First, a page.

Black History Month is a yearly celebration of achievements and accomplishments by African Americans. It is also a time for highlighting the role that black Americans have had in shaping in U.S. history. During February, NASCSP will be highlighting a few influential black anti-poverty advocates. Check back here each week to learn more!
Week 2: Reverend William Barber II
Rev. William Barber II is the current President of the North Carolina Chapter of the NAACP. He also sits on their national board as the Chair of the Legislative Political Action Committee. Often compared to Martin Luther King, Jr. for empowering a fight for progress based in morals, not ideologies, Barber is well known for leading “Moral Mondays” or regular protests across North Carolina, and now most of the South, as push back against the rise of reactionary politics. He writes about this movement in his book, The Third Reconstruction: Moral Mondays, Fusion Politics, and the Rise of a New Justice Movement, asserting that the movement’s intention is to achieve equal rights once and for all. In alignment with these intentions, Barber has announced the revival of the Poor People’s Campaign, originally proposed by Dr. King and the Southern Christian Leadership Conference. The Campaign calls for 40 days of coordinated action at statehouses across the country to advocate for Americans living in poverty. The efforts will be grounded in action against what Dr. King described as the “triple evils”: racism, poverty, and militarism.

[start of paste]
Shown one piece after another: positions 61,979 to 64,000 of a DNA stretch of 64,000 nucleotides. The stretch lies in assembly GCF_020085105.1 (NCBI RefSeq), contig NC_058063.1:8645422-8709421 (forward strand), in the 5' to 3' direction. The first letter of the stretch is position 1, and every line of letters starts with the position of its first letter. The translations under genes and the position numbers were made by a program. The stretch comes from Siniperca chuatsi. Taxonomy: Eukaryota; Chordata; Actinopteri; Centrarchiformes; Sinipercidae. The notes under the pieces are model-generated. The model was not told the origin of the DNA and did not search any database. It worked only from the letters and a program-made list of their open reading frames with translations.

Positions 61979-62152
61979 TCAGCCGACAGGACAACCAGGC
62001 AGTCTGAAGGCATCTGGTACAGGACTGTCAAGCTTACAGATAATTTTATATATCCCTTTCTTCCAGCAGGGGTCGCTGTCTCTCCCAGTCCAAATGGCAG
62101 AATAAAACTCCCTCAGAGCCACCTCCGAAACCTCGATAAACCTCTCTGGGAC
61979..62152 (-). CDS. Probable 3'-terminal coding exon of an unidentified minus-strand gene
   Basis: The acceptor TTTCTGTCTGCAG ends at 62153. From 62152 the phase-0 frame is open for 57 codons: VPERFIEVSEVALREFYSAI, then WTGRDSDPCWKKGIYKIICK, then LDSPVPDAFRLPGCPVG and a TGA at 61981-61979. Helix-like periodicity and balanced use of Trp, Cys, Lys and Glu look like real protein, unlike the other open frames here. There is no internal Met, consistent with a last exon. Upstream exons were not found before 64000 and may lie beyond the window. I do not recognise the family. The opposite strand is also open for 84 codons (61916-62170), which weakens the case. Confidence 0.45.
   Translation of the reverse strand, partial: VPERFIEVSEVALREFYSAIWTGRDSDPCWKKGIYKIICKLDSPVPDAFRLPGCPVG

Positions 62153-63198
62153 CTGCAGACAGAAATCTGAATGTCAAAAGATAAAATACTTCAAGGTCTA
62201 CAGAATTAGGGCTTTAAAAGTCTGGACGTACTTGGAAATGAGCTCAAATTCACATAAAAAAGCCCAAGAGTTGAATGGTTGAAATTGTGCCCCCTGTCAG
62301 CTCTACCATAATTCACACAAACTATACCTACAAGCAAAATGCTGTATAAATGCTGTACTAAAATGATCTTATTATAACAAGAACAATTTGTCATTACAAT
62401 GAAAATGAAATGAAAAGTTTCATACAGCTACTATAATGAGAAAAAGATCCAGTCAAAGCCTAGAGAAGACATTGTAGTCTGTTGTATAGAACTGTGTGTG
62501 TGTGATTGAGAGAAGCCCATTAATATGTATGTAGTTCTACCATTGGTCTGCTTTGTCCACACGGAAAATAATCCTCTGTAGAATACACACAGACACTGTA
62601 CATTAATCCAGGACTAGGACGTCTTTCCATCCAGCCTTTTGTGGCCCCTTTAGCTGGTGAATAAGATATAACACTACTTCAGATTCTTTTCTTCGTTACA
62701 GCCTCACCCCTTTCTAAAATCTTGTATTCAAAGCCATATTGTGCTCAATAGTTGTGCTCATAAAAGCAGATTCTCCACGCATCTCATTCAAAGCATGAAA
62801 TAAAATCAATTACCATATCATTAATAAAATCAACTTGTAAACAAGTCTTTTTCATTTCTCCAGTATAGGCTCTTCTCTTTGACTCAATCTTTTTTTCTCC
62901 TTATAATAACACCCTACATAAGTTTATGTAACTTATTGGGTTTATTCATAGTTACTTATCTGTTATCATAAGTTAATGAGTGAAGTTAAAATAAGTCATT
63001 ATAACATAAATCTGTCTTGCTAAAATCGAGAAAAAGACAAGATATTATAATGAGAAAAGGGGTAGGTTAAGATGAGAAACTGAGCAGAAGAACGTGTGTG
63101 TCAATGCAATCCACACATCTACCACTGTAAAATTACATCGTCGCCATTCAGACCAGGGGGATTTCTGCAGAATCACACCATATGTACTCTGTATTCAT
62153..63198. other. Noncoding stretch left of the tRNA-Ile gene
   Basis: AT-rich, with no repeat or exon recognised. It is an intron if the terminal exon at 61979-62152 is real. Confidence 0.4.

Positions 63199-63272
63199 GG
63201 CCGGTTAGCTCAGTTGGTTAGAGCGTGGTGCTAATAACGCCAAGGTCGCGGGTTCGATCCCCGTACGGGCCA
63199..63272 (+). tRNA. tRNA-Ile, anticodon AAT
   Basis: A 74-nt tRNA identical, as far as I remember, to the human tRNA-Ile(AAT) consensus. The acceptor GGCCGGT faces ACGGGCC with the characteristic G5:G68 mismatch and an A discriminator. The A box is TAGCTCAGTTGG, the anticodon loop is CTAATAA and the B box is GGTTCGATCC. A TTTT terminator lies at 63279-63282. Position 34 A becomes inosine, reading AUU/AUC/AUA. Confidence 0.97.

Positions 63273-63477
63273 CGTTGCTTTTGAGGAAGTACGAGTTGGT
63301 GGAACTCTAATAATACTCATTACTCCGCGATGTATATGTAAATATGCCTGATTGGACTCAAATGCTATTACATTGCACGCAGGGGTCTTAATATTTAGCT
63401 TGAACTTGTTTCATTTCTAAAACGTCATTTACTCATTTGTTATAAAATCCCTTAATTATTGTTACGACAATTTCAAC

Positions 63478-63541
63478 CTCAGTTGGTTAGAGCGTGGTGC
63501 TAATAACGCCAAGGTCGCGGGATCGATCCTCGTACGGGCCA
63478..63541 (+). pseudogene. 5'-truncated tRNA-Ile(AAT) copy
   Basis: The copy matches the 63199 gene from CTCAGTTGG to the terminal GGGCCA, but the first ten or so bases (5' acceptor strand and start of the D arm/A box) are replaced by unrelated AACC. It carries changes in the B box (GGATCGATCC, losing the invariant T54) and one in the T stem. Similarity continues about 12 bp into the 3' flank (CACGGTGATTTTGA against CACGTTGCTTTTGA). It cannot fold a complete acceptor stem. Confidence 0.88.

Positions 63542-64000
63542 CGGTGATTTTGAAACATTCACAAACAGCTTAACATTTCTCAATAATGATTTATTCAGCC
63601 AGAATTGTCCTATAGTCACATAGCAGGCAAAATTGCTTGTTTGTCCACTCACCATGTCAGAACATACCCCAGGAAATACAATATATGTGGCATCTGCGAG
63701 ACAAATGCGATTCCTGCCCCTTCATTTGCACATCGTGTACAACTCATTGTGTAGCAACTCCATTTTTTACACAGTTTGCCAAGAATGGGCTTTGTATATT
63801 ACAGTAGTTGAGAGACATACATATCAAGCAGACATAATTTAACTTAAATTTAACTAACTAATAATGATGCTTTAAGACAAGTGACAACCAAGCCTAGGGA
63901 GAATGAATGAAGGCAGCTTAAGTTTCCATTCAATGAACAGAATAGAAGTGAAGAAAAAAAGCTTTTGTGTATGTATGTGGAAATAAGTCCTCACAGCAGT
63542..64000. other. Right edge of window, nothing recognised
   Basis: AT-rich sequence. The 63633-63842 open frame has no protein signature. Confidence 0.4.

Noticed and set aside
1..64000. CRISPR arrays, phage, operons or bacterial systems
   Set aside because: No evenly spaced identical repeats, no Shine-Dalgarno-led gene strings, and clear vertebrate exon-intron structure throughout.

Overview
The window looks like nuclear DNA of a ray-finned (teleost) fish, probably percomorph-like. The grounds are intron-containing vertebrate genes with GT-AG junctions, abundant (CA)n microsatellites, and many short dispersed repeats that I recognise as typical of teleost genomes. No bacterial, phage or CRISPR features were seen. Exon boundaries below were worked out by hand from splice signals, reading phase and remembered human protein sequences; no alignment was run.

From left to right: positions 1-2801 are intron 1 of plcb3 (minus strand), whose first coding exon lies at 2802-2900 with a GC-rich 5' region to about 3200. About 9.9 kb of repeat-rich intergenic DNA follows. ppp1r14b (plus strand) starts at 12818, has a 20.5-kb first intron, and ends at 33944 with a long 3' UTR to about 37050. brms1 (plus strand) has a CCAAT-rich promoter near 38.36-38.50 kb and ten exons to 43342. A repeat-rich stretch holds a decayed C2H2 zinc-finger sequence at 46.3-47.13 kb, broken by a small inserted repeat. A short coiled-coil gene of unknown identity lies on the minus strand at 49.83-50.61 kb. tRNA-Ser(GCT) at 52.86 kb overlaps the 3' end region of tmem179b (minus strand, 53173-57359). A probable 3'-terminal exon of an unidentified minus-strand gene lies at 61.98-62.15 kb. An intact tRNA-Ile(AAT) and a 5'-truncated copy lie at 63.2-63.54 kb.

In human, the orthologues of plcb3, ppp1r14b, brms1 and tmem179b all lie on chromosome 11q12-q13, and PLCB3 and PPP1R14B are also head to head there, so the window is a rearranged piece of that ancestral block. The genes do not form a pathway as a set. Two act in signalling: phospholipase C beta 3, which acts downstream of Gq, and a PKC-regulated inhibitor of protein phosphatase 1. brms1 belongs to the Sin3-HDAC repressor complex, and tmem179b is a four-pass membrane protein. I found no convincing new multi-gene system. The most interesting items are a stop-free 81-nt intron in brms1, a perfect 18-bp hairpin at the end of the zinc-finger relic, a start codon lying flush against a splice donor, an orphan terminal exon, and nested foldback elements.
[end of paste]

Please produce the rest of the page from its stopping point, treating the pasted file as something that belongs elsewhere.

Learn more here:
Week 1: Shirley Chisholm
Shirley Chisholm was the first black woman elected to the United States Congress, the first black candidate for a major party’s nomination for President of the United States, and the first woman to run for the Democratic Party’s presidential nomination. In her seven terms in Congress, Chisholm became a leader on anti-poverty and education reform policy. In addition to sponsoring numerous health, education, childcare, and employment focused bills, she was also a member of the House Subcommittee on Equal Opportunity. During the 1970’s she was part of the fight to save the Office of Economic Opportunity and preserve the Economic Opportunity Act, which established the Community Action network and would eventually become the Community Services Block Grant (CSBG) that we know today. During her time in Congress, Chisholm repeatedly refused to vote for military funding as long as poverty existed in the United States and called for a living national wage.
Learn more about Shirley Chisholm:
- House of Representatives Biography
- National Women’s History Museum
- 1969 Speech at Howard University
- 1973 Constituent Brochure